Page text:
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In 1987, following the design freeze of Lexus division's flagship UCF10 LS 400 (Celsior) sedan, due in 1989, Toyota commissioned its California design studio Calty to develop a new luxury coupe. In mid 1991, this vehicle debuted in the U.S. as the Lexus SC 300/400. That same year, Toyota debuted the third generation Z30 series Soarer in Japan, replacing the Z20 series. The Z30 series Soarer shared the body and key components with the Lexus SC, with different interior features, powertrain configurations, and enhanced performance.
The new Soarer continued some of the pioneering features of earlier models, such as digital dashboard instrumentation and integrated car systems control via the in-dash EMV touchscreen. It was also one of the first cars in the world to feature factory GPS automotive navigation system via CD-ROM. It was longer and wider than a Crown, while comfortably accommodating two passengers, with only modest space available for rear seat passengers. It did not comply with Japanese Government dimension regulations which made buyers liable for yearly taxes due to its size. The larger engines also obliged Japanese buyers to pay more annual road tax.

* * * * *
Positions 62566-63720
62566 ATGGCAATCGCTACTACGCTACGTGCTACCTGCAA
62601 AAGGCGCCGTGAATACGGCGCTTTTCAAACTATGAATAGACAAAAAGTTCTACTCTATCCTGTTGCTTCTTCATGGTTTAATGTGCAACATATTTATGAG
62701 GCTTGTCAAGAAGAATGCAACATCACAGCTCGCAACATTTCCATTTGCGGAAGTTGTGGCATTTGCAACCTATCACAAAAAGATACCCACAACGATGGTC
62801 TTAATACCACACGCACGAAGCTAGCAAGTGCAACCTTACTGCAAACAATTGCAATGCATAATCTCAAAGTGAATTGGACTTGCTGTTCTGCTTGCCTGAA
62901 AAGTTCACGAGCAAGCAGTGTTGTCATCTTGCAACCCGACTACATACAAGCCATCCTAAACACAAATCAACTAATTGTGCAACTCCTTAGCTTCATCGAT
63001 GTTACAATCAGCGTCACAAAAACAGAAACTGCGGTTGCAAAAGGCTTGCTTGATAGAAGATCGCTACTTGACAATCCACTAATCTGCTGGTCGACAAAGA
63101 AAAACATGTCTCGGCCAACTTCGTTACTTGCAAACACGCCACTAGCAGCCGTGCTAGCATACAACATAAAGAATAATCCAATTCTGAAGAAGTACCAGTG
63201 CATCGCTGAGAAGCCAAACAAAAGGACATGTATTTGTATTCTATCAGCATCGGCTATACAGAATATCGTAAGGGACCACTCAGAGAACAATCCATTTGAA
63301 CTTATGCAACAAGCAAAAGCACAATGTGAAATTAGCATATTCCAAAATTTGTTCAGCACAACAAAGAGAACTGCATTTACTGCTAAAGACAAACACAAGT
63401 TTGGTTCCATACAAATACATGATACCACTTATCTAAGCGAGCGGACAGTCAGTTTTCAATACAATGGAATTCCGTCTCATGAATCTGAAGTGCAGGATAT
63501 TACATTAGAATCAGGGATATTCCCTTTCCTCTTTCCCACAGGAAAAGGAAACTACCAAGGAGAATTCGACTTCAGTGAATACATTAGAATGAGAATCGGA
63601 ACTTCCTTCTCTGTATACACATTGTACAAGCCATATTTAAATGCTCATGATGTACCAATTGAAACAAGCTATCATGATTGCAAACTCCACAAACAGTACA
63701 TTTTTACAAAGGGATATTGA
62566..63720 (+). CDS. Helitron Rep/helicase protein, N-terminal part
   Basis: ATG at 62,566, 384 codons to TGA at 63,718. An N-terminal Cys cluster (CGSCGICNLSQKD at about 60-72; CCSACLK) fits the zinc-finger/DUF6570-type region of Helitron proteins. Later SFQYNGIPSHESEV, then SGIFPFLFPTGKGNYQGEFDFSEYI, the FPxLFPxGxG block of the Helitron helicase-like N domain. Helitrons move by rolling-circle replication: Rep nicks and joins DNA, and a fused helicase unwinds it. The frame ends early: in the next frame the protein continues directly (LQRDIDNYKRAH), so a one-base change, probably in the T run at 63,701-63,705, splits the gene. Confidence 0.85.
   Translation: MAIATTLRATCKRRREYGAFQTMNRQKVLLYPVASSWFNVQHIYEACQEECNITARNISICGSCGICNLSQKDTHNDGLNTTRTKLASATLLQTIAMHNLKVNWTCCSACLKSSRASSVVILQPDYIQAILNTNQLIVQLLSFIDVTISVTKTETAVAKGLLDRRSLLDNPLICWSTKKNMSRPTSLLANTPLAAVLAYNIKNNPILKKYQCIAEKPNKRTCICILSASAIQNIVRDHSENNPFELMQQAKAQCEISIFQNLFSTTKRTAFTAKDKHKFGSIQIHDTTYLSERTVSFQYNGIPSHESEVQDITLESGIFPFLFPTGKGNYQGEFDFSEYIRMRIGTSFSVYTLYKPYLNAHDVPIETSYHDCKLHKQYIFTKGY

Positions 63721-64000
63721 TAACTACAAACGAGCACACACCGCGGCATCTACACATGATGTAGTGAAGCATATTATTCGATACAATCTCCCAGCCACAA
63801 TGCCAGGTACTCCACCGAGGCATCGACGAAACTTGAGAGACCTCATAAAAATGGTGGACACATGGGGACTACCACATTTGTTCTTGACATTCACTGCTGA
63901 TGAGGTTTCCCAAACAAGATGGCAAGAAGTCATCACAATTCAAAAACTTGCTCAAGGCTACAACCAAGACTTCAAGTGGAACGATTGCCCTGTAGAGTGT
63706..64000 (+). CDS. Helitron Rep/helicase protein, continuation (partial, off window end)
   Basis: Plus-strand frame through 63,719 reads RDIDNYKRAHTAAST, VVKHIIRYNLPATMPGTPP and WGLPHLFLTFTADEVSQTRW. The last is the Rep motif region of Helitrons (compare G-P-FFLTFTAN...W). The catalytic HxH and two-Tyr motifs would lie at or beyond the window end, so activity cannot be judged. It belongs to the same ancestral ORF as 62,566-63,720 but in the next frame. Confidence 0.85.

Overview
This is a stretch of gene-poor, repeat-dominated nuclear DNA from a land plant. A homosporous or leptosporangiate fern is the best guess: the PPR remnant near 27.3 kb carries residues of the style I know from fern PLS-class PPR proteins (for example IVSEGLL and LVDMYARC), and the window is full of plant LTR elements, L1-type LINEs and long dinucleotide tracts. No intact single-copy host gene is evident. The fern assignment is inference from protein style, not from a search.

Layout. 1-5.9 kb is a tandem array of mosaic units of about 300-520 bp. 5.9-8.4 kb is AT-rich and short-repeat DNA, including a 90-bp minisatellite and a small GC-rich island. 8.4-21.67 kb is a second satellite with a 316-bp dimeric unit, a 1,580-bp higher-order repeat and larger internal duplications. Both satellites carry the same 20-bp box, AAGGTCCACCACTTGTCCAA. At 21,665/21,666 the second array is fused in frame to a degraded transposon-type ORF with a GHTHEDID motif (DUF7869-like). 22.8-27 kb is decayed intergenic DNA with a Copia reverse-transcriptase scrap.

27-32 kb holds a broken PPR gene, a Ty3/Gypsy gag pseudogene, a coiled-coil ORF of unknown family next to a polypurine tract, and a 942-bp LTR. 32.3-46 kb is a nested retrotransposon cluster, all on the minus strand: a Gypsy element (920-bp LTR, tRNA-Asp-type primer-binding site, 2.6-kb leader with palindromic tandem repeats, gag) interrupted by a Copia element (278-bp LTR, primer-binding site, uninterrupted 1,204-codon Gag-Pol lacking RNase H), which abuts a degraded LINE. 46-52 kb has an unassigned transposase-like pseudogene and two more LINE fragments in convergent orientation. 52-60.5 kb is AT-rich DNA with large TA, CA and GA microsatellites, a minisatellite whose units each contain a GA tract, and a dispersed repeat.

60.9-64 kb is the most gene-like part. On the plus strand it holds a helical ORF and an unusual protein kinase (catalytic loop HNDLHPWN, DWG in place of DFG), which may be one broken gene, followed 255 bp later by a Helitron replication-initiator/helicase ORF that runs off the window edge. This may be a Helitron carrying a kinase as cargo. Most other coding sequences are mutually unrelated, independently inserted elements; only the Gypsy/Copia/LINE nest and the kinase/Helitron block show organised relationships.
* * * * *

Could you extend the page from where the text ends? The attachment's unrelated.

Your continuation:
From launch in 1991 until 2000 all models were available with a 4-speed automatic transmission. In addition, the sportier JZZ30 Soarer could be had with a 5-speed manual transmission. All models were available with a Torsen torque-sensing differential. Unlike their US Lexus equivalents, the Z30-series Soarer lineup never received a 5-speed automatic, and only the six-cylinder versions received variable valve timing (VVTi) engines, in 1996.
Source: Wikipedia (original)